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Gauging Market Sentiment before the US Elections

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US elections draw near

While Americans evaluate the promises of US presidential nominees Donald Trump and Hillary Clinton, investors are busy evaluating their portfolios in light of either nominee’s victory. The stock markets (SPY) are becoming more and more jittery as the November 8, 2016, elections draw near.

Although the odds of Clinton winning are more than a Trump win, the markets don’t want to be caught unaware like they were after the Brexit vote in June 2016. Among other things, a Clinton win could mean support for Asian and European trade as well as the independence of the Federal Reserve. With a Trump win, that could change.

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Fear gripping the markets

The VIX (Volatility Index), which measures the implied volatility of the S&P 500, has risen more than 40.0% in the last six days. The index also spiked after the Brexit vote in the United Kingdom. What this means is that the market is growing restless about the upcoming election results and the ensuing uncertainty.

Traders looking to hedge their positions are turning to the options market, which is leading to increased volatility. This volatility is supporting gold (GLD) as well as gold miners (GDX).

The S&P 500 Index fell 1.4% in the first two trading days of November, but miners’ stocks have risen. Those miners include First Majestic Silver (AG), Eldorado Gold (EGO), Harmony Gold Mining (HMY), and Barrick Gold (ABX), which rose 8.5%, 4.7%, 3.6%, and 3.2%, respectively, in the same period.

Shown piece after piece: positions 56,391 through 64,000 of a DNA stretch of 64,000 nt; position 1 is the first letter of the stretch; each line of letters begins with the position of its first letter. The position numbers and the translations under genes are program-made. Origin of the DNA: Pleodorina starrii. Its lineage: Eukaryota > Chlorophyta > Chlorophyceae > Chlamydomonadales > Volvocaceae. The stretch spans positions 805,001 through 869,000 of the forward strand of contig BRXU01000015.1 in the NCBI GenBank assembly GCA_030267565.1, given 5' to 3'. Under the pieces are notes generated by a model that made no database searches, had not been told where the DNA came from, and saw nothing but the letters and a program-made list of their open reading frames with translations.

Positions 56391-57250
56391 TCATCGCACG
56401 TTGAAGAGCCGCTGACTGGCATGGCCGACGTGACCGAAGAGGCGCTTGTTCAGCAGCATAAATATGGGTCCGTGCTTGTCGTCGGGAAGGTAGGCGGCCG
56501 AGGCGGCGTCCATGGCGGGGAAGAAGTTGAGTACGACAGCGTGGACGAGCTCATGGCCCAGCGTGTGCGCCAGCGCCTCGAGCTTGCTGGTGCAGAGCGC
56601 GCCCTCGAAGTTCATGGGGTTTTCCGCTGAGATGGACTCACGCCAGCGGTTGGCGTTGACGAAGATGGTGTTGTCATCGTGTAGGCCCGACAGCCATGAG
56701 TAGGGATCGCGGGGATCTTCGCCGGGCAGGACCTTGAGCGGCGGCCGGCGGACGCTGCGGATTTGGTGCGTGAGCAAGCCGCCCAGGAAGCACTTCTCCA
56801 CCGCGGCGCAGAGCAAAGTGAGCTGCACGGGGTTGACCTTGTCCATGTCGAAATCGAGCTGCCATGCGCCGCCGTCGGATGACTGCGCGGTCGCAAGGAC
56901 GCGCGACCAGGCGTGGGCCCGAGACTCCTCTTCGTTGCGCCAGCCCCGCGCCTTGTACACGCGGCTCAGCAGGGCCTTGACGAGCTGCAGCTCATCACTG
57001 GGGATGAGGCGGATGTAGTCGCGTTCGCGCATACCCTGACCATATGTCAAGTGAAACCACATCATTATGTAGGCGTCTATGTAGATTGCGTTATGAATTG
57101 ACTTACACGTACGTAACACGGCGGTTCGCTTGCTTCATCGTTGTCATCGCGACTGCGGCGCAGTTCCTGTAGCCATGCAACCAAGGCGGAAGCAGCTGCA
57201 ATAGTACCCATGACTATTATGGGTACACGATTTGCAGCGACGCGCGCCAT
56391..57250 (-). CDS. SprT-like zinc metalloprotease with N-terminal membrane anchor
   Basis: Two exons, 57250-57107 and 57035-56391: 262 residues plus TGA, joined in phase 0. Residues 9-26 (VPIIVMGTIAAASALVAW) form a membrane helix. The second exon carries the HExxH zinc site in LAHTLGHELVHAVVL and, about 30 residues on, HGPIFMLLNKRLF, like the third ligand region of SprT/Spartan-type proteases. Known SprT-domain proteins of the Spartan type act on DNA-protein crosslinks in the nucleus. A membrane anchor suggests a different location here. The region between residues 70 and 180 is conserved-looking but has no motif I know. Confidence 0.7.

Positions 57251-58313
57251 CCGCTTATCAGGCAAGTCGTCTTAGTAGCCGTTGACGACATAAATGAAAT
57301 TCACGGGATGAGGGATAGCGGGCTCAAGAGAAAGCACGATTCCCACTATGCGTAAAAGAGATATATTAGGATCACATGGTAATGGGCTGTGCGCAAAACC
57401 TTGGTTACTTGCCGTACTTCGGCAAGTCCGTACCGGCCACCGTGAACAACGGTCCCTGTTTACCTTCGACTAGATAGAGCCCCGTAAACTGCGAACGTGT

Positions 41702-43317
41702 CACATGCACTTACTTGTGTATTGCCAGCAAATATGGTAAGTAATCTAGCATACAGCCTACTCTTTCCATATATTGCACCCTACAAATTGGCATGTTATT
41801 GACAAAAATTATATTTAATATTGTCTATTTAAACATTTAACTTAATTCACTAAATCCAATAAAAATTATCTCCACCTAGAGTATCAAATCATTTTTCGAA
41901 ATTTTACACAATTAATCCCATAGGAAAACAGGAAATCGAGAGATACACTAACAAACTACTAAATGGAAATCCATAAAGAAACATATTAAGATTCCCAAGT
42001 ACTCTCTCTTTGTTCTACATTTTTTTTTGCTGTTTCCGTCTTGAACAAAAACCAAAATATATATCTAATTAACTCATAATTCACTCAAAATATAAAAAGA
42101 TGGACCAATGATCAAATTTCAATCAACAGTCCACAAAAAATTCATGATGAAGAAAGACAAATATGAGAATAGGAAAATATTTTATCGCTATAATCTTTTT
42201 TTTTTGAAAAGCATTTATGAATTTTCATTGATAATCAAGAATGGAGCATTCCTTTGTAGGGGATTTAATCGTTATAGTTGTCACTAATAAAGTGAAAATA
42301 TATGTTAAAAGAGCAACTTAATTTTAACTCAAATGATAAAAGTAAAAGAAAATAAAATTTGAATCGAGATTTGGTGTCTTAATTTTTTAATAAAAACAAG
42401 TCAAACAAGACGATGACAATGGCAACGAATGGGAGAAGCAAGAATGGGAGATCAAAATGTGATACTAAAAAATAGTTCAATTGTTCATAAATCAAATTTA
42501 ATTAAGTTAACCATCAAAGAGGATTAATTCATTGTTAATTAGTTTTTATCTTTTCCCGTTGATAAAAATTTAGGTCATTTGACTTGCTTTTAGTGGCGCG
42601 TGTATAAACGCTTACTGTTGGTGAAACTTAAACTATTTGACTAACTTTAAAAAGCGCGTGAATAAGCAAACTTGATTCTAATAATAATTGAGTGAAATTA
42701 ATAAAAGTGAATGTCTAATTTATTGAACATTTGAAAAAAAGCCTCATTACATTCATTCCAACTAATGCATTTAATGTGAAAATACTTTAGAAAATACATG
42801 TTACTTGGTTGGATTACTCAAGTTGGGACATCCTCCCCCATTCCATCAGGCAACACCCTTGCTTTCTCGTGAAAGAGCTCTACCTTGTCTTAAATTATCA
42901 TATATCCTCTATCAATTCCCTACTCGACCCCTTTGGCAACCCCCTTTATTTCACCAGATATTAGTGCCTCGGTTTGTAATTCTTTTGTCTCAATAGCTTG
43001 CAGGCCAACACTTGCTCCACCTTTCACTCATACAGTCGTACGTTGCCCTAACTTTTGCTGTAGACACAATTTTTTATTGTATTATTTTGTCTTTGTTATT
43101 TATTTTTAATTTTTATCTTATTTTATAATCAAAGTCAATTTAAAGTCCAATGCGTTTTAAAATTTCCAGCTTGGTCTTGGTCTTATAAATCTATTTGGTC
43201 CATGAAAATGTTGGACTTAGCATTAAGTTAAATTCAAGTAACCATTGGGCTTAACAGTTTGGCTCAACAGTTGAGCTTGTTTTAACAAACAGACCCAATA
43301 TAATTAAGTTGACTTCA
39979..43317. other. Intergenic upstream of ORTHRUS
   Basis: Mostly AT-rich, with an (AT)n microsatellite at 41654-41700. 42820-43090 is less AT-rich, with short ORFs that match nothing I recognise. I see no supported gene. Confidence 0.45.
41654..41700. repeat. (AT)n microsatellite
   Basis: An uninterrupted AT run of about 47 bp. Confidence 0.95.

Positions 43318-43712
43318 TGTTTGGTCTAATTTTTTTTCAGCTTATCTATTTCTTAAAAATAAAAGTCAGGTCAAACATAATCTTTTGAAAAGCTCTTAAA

While volatility is typically higher over the longer term, that trend has somewhat reversed in the run-up to the elections. According to the Wall Street Journal, citing Credit Suisse, “The implied volatility levels derived from S&P options that expire on Nov. 11 — the end of election week – rose Friday, and are currently higher than all other expiration dates going out to December 2017.”

Mexican peso: Another go-to indicator

The losses and gains in the Mexican peso (EWW) are another significant barometer to test market sentiment at this stage. Trump has made his intentions clear that if he’s elected president, he will create trade barriers with Mexico. That’s why the odds of a Trump win and the Mexican peso are inversely related.

The peso fell to a low of about 20 pesos per US dollar in September. It bounced back after the odds of a Trump win went down. After the first presidential debate, the peso rose about 3.0% when it was declared that Clinton dominated the debate. Now, with news of the FBI probing Clinton’s emails, the peso has started to fall once again.

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